As babies, we all had comforters. One of yours will most probably have been a blanket; something soft and familiar. As adults, that notion seems childish, but you’d be surprised by how many adults reach out for their favourite blanket after a hard day, with its softness and familiar smell providing comfort in times of stress.
Weighted blankets roll with this idea but heighten it. They are a comforter, only this time they’re designed specifically for adults.
Comforters have helped people sleep better for a millennia, and they do not have to be blankets - incense and music are also comforters. However, some people respond best to a physical stimulus, which is where weighted blankets come in.
Sleeping with a weighted blanket
Sleeping with a weighted blanket isn’t like sleeping with a regular blanket. Weighted blankets typically weigh 6-9kg, which is 7-13% of most people’s body weight, and some nine times more than a double duvet made from cotton.
Interestingly, deep pressure stimulation is also used in hospitals, only the device used in hospitals is called a squeeze or hug machine. A hug machine replicates the feeling of being hugged, which triggers a positive hormonal response in the brain (specifically, an increase in melatonin and a reduction in cortisol production).
Weighted blankets enable the very same deep pressure stimulation at home, or anywhere, which is why they are proving so popular.
Versatility is another reason why they are growing in popularity. Weighted blankets can be worn around the house and moved from room to room easily. They are also affordable, and if looked after, will last a lifetime - or at least a very long time.
What are the benefits of sleeping with one?
Okay, so get this - sleeping with a weighted blanket could help you drift off quicker and stay asleep for longer. And when you do wake up, perhaps for the loo in the middle of the night, you might find it easier to drift off again.
Hello high-quality sleep!
We base these assumptions on other people’s success stories, with the gentle pressure of a weighted blanket improving the sleep quality of many people. And it isn’t just about increasing comfort and reducing movement in bed - there’s actual, real science to back it up, with studies dating back several years.
Let’s get science-y!
Studies show deep pressure stimulation (which, remember, is enabled via a weighted blanket) increases serotonin production, the chemical that produces hormones. It also increases melatonin production, the hormone that regulates the sleep-wake cycle. This is why weighted blankets are so good for sleep!
Not only that, but deep pressure stimulation has been shown to reduce output of the stress hormone cortisol. This calming effect also helps with sleep.
So, what you have on a hormonal level is a double-whammy of increased melatonin production and decreased cortisol. These two things together are a powerful sleeping aid - and the best part is it’s all completely non-medicinal.
A weighted blanket for sleeping is therefore a safe and effective way to improve sleep quality. All you need is the blanket and a bed.
Let’s get practical!
If you struggle to sleep, there’s a strong chance you toss and turn. A lot.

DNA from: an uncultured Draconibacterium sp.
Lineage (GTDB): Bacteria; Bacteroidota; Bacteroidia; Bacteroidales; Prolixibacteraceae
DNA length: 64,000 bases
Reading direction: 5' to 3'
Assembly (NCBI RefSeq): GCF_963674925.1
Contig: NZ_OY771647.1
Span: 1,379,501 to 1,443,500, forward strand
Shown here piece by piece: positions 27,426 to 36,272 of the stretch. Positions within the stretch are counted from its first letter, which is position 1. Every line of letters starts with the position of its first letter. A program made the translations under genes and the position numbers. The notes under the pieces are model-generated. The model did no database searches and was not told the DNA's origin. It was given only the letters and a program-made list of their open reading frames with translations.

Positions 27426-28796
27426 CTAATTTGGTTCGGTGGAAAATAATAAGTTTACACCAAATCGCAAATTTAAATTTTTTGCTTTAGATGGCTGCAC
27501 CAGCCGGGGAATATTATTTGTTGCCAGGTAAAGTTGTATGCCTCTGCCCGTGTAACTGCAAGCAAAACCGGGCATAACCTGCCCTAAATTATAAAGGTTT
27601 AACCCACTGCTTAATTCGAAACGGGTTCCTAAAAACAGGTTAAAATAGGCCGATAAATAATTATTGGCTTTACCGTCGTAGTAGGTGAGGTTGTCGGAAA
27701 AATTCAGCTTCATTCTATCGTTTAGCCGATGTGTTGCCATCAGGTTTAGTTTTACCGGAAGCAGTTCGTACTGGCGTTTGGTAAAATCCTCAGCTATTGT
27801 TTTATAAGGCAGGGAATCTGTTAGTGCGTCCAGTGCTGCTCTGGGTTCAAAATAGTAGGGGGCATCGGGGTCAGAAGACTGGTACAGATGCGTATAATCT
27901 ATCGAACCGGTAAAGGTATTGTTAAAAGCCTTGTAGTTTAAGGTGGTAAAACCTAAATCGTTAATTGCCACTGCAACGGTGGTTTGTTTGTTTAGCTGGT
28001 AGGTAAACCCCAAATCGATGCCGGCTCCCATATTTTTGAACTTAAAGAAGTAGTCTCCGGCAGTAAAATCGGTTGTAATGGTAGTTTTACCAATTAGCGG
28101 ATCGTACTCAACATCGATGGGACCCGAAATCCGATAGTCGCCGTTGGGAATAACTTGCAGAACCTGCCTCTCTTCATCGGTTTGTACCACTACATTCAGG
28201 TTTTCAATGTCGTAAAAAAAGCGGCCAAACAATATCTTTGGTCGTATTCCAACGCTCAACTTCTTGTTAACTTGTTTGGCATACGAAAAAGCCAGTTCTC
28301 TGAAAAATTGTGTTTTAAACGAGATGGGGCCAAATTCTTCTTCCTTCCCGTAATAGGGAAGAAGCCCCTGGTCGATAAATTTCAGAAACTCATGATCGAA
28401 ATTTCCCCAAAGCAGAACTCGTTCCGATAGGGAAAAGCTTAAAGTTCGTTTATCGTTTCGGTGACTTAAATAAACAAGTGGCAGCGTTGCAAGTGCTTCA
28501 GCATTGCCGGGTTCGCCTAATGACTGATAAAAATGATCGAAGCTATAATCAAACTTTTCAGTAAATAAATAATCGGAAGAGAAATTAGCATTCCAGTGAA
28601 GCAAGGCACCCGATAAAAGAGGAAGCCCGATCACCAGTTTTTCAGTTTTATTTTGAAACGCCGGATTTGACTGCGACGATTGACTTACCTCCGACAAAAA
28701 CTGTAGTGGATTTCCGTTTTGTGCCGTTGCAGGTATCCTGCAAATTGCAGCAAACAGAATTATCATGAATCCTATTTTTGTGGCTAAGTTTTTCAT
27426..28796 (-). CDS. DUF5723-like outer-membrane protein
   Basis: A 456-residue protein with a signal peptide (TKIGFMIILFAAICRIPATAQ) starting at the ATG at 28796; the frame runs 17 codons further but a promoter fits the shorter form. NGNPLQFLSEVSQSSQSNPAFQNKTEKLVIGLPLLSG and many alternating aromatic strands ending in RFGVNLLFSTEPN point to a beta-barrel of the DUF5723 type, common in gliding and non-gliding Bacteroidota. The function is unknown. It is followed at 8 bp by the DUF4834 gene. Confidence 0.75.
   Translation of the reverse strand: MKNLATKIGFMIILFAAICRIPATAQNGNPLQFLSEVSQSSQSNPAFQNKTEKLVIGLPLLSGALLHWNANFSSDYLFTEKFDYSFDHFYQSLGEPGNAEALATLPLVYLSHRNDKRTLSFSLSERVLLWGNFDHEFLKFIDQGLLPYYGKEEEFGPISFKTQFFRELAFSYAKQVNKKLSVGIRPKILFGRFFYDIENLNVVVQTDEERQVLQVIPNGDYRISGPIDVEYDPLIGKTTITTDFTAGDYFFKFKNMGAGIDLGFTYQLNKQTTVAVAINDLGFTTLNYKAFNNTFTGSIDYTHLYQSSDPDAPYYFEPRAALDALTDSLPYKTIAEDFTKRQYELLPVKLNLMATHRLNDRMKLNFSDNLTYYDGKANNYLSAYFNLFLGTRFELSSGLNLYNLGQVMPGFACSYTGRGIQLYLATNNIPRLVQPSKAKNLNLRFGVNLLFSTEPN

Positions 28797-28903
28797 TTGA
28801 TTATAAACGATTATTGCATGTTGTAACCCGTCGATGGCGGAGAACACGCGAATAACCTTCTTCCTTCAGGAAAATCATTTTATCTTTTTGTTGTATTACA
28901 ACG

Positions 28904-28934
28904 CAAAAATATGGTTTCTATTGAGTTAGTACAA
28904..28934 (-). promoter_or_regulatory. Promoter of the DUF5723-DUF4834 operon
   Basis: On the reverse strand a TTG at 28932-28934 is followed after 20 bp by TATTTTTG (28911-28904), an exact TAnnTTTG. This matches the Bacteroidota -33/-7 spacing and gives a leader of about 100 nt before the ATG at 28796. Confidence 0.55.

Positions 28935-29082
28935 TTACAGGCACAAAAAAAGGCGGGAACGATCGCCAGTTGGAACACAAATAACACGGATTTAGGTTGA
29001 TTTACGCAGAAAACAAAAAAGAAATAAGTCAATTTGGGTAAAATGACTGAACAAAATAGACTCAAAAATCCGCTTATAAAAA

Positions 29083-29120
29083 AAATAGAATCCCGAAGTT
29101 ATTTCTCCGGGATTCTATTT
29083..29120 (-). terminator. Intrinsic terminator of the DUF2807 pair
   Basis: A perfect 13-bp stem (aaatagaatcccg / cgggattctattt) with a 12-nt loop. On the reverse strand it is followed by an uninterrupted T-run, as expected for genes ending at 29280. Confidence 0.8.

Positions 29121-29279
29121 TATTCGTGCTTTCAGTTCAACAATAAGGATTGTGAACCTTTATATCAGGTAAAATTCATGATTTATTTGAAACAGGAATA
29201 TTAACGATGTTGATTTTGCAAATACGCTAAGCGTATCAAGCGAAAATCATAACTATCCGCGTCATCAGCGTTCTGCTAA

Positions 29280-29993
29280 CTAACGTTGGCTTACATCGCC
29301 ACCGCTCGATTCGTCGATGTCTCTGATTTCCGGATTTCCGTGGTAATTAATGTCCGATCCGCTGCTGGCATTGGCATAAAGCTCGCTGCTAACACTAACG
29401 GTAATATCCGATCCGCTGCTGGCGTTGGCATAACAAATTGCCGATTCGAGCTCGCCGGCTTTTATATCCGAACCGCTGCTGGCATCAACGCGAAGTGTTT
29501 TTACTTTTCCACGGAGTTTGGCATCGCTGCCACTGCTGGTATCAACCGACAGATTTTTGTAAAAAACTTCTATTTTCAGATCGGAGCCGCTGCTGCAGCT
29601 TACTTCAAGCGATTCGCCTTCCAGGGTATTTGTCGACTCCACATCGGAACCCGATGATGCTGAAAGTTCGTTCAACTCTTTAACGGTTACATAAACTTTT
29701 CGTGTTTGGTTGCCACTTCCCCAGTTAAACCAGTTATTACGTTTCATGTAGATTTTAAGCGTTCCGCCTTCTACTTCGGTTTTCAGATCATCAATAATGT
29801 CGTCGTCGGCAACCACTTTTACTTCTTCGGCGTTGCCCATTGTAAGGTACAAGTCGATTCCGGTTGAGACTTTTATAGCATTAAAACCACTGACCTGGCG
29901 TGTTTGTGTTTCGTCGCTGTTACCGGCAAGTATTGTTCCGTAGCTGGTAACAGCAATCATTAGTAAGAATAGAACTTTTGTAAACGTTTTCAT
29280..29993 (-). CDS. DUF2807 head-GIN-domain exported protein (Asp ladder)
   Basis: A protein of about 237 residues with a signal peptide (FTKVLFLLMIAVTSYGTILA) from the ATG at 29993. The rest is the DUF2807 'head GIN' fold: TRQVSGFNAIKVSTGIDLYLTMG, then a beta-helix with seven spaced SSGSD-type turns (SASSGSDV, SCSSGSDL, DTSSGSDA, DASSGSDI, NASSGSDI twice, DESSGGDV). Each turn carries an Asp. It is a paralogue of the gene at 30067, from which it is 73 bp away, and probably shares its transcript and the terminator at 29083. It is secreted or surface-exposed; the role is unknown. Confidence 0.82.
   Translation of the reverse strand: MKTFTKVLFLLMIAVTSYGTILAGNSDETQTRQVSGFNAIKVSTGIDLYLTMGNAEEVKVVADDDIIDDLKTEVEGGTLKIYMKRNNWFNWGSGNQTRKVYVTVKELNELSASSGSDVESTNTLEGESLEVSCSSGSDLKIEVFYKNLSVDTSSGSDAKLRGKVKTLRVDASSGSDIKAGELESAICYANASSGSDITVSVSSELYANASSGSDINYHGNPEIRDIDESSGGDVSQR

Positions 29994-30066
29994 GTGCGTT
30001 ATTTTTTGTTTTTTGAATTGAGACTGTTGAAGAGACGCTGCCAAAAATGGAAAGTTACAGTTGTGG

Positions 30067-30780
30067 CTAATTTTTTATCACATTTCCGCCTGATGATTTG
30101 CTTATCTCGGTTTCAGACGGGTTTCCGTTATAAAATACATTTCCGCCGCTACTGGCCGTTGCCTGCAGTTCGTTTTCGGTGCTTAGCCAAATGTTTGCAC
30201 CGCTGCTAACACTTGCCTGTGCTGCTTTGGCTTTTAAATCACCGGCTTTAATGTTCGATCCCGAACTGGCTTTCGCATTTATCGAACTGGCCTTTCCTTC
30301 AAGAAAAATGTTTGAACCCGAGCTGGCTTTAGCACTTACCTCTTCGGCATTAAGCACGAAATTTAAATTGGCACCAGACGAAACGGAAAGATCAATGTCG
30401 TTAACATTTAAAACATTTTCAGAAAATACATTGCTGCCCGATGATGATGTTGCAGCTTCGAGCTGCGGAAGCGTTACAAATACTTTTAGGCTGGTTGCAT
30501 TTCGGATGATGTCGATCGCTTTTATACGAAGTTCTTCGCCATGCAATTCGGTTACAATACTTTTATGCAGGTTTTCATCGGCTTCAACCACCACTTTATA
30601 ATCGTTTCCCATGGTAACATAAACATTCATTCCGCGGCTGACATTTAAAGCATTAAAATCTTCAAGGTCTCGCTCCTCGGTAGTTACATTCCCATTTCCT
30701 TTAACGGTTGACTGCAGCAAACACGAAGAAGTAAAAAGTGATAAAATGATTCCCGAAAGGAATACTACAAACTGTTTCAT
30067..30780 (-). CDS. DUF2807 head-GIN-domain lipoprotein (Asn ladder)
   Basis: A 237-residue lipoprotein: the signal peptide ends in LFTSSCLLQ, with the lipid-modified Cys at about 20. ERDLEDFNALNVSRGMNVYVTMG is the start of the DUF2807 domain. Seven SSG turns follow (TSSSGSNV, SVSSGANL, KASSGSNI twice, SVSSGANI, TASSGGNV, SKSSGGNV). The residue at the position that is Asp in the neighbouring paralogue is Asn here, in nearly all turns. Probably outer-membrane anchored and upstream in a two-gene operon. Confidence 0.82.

Left, right. Up, down. Pillow on head, pillow off head. No pillow at all. You probably try all kinds of different combinations to drift off, and what works one night probably won’t work the next. Rinse, repeat. Ugh.
It’s horrible, but a weighted blanket could help.
Weighted blankets apply firm, gentle pressure to your body, including your legs, which plenty of people have found reduces the urge to toss and turn. There’s a general feeling of serenity when wearing a weighted blanket. You feel comfy and assured which helps you stay relaxed for long enough to drift off.
Another reason weighted blankets can help you sleep is because they replicate the sensation of being cuddled - and they don’t get too warm. Being cuddled is lovely but not when you get too warm. Weighted blankets can be worn without a duvet when it’s warm to ensure you always get the therapeutic benefits.
Conditions sleeping with a weighted blanket can help with
There is evidence to show sleeping with a weighted blanket can help with:
- Insomnia [SciMedCentral]
- Anxiety [Taylor Francis]
- Tourette syndrome [Tourette Action]
- ADHD sleep disorders [PubLMed]
- Autism sleep disorders [PubLMed]
Depression is also commonly linked with weighted blankets. However, there are actually no clinical studies covering depression and weighted blankets. Some people report good results, but these are not verified in any official way.
If you have any other of the conditions highlighted above, a weighted blanket could prove to be a very useful non-medicinal therapy.
Getting the most from your weighted blanket
It’s worth a go in any case. Just make sure you follow these tips to get the most out of your weighted blanket and deep pressure therapy:
- A weighted blanket should weigh 7-13% of your body weight. The Koala Blanket is available as a 6.8kg or 9kg blanket. If you weigh <85kg, choose the 6.8kg version. If you weigh >85kg, choose the 9kg version.
- Choose a weighted blanket with a glass pellet filling. Glass pellets are smaller but denser than plastic pellets, so less are needed for the same weight. This reduces the sensation of filling movement.
- Use your weighted blanket for at least 30 days. Deep pressure therapy can take a little while to show its benefits.
- Choose a weighted blanket with a removable outer cover. The outer cover will need washing periodically - the same as any other blanket.
- The Koala Blanket also has a really useful loop and tie feature, so you can fasten it to your normal duvet. This keeps it in place in the night. This is unique to the Koala Blanket and makes a massive difference for comfort.